October 15, 2004

Film series demonstrates different views of war

by Bonnie Marx

CARBONDALE, Ill. - - A series of films that demonstrates how filmmakers throughout the world depict war is on tap at Southern Illinois University Carbondale.

The recently launched Global Media Research Center in the College of Mass Communication and Media Arts organized the film series in cooperation with the Carbondale Peace Coalition.

Each of the films will start at 7 p.m. in the Dean's Conference Room (Room 1032) in the Communications Building. Each screening will begin with a five-minute introduction and end with 20 minutes of discussion and refreshments.

Tuesday, Oct. 19

"Final Solution," a 2004 film directed by Rakesh Sharma and winner of the Best Documentary and Critic's Choice awards at the Hong Kong International Film Festival and the Wolfgang Staudte Award and Special Jury Award at the Berlin International Film Festival. Banned by the Indian Board of Film Censors, "Final Solution" is a study of the politics of hate. Set in Gujarat, India between February 2002 and July 2003, the film examines the aftermath of the deadly violence that followed the burning of 58 Hindus on the Sabarmati Express train at Godhra in February 2002. The results included the brutal murder of some 2,500 Muslims, hundreds of women raped, and more than 200,000 families driven from their homes.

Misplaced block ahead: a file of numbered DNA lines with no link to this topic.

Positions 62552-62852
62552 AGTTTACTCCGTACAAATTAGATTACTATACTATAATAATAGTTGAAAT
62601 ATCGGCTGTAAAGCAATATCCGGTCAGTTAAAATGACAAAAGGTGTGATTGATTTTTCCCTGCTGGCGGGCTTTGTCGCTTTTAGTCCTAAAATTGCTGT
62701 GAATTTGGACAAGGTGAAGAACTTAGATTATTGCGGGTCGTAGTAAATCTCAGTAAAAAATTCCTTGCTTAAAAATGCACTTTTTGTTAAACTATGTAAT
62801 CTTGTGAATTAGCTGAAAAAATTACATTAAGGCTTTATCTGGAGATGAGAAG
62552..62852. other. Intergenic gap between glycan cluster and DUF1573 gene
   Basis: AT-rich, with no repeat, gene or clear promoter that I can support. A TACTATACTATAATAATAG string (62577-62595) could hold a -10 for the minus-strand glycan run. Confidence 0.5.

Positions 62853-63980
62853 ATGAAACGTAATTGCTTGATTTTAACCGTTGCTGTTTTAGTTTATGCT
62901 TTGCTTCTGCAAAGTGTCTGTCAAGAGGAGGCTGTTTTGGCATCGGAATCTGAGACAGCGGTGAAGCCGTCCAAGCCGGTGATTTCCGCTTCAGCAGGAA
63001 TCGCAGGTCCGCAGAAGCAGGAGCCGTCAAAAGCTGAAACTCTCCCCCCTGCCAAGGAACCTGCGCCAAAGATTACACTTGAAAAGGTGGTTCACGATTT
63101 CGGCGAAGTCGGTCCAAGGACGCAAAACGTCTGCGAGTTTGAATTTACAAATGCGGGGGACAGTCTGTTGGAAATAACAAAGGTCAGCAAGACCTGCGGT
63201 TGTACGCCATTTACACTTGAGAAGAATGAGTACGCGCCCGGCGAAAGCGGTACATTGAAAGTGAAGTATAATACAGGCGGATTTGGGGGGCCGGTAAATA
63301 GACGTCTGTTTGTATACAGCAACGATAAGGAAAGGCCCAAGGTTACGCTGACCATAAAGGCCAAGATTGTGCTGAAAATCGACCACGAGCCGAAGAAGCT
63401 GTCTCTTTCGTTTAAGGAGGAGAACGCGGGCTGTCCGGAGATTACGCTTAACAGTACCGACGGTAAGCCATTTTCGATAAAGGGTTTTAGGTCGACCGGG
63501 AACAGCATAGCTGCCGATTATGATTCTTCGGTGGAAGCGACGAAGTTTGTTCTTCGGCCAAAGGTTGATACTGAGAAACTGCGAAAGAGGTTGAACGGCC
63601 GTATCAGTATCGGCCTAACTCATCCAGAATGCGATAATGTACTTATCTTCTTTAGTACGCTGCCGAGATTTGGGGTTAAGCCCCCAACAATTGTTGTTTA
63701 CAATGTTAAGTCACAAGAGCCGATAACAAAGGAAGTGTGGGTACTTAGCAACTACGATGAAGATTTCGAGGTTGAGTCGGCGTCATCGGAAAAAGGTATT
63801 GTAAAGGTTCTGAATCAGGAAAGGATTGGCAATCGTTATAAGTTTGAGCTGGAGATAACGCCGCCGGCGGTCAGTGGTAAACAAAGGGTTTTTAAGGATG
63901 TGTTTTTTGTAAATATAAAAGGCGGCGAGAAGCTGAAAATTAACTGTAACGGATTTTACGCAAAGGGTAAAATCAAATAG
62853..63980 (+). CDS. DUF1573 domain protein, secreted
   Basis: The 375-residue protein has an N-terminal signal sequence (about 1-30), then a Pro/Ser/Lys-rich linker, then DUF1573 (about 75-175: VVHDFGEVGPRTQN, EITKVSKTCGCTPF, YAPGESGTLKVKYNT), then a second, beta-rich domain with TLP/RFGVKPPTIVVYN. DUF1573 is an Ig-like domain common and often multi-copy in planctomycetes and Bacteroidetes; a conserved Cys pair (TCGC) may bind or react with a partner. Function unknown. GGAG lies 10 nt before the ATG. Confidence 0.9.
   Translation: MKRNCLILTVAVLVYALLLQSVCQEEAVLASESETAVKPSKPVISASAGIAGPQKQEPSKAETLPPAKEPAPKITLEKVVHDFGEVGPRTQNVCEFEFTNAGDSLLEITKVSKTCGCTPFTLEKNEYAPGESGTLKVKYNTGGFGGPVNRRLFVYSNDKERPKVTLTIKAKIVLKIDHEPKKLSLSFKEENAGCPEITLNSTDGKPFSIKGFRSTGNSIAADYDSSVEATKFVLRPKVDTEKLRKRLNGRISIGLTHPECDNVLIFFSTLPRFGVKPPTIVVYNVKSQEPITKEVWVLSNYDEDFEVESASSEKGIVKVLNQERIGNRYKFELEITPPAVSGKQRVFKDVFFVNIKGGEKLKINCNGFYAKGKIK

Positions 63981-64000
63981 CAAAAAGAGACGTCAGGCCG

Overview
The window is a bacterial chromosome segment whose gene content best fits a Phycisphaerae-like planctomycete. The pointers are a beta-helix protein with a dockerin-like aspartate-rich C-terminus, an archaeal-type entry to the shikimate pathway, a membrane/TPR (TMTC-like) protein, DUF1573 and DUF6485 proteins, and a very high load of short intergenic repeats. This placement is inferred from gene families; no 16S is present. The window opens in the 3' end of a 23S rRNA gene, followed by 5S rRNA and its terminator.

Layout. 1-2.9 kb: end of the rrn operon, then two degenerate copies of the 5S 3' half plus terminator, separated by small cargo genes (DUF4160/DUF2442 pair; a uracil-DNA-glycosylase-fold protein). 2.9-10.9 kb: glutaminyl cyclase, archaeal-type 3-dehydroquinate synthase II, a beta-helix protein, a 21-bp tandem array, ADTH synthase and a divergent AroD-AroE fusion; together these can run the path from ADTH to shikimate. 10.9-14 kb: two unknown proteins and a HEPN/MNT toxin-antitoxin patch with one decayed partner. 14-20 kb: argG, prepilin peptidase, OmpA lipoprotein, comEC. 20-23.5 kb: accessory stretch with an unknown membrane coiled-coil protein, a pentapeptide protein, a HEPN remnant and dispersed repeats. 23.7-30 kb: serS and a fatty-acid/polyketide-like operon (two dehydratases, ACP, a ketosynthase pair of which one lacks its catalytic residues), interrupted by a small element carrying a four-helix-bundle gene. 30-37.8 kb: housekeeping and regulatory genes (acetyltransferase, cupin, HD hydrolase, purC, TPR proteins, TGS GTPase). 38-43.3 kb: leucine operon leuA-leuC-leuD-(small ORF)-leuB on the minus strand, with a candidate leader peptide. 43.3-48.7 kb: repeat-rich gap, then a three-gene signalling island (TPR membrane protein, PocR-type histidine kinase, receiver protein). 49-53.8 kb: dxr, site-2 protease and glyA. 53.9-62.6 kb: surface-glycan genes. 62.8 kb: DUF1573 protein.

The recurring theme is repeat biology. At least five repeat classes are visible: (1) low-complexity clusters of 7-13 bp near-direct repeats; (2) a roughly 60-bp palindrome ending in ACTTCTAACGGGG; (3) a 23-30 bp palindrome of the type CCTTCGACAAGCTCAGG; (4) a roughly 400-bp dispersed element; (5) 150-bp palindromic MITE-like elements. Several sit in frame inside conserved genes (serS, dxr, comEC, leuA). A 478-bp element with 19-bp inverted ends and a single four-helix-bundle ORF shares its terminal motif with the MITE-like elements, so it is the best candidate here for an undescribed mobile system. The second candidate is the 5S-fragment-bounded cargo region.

Tuesday, Oct. 26

"Fahrenheit 9/11," a documentary film on President George W. Bush in the wake of the tragic events of Sept. 11, 2001 by Oscar-winning director Michael Moore. The film controversially won the best picture at the 2004 Cannes Film Festival, then launched into North American theaters, becoming the first documentary to pull in more than $100 million.

Tuesday, Nov. 9

"Das Boot," a 1981 film directed by Wolfgang Peterson considered by many to be the best submarine movie of all time and one of the most heart-pounding thrillers ever filmed. In World War II Germany, many viewed submarine duty as a "glamour job." The grim truth was radically different from the shining fiction. Submarine service was a grueling, debilitating, dehumanizing experience, and "Das Boot" was the first motion picture to de-mythologize it completely.

Tuesday, Nov. 16 (Two films)

"The War Game," a 1965 film directed by Peter Watkins and originally made for British television, graphically but not luridly addresses the real effects of a nuclear attack. British governments of the era consistently played down the nuclear threat, claiming that civil defense units would handle an attack effectively. Watkins exposed the sham in a film the government promptly banned from being shown on TV.

"Blackadder Goes Forth," a 1989 film in the BBC's "Blackadder" series, directed by Richard Boden. The film brings the tale to the trenches and killing fields of World War I where the soldiers' lives are in the hands of a general, a bloodthirsty armchair warrior, who is quite mad. Blackadder's main concern is to dissuade the general from sending him and his men to certain death. Although this "Blackadder" episode is more serious in approach than its predecessors, it still manages to mine some laughs.